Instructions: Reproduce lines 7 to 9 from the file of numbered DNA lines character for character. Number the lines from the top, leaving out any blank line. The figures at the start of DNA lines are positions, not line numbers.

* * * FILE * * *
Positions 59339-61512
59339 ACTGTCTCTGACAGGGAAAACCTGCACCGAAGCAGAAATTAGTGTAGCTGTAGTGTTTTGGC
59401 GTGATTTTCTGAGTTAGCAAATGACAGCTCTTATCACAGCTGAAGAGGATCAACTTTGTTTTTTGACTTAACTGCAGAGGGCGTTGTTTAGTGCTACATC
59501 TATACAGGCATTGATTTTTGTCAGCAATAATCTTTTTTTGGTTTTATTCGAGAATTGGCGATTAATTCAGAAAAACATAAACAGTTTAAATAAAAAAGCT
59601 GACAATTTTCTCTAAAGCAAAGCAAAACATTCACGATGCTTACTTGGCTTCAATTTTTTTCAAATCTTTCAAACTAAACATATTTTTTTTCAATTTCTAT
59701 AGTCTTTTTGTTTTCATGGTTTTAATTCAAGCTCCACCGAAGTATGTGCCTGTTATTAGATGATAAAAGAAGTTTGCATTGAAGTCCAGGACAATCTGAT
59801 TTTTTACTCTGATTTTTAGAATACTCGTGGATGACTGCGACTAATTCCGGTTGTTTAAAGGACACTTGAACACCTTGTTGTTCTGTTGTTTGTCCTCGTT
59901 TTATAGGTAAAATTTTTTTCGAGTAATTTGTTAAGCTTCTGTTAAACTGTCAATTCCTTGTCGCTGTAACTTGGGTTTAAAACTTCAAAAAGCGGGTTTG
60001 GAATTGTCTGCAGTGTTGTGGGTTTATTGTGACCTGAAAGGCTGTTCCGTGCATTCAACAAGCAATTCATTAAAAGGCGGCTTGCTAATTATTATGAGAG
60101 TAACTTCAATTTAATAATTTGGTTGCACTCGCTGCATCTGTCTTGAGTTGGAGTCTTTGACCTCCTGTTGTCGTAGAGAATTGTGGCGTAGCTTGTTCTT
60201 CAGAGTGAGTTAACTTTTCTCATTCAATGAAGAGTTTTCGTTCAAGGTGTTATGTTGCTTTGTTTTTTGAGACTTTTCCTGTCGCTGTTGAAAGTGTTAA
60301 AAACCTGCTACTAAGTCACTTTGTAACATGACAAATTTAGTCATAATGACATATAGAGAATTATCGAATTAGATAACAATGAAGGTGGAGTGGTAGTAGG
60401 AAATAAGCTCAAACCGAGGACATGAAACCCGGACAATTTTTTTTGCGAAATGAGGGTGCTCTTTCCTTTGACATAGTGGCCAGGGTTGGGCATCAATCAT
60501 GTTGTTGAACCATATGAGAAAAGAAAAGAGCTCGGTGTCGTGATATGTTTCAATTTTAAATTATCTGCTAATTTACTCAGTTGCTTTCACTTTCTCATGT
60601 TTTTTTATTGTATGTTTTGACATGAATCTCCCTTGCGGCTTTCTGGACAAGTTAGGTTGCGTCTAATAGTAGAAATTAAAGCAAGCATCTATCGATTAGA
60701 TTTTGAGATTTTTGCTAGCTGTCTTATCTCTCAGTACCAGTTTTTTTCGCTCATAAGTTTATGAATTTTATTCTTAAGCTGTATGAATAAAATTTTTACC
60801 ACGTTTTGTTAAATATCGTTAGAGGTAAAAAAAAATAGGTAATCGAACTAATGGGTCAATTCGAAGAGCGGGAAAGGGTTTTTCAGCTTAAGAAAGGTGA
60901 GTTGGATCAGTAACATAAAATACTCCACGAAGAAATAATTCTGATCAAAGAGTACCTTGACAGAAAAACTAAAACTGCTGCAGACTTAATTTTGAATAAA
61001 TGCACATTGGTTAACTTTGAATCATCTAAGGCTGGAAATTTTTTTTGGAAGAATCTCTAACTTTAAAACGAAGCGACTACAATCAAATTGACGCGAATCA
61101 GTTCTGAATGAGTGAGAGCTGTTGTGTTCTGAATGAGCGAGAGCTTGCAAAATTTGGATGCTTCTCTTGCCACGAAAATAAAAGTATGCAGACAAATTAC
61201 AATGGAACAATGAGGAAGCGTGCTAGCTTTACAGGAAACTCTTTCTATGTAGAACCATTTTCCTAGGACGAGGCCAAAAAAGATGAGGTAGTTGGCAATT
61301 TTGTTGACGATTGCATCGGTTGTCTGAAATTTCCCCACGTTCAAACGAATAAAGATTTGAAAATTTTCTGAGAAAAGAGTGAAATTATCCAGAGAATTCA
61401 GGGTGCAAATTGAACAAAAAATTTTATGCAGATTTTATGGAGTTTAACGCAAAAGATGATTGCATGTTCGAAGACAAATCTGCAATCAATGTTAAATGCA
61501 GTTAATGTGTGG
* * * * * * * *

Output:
59801 TTTTTACTCTGATTTTTAGAATACTCGTGGATGACTGCGACTAATTCCGGTTGTTTAAAGGACACTTGAACACCTTGTTGTTCTGTTGTTTGTCCTCGTT
59901 TTATAGGTAAAATTTTTTTCGAGTAATTTGTTAAGCTTCTGTTAAACTGTCAATTCCTTGTCGCTGTAACTTGGGTTTAAAACTTCAAAAAGCGGGTTTG
60001 GAATTGTCTGCAGTGTTGTGGGTTTATTGTGACCTGAAAGGCTGTTCCGTGCATTCAACAAGCAATTCATTAAAAGGCGGCTTGCTAATTATTATGAGAG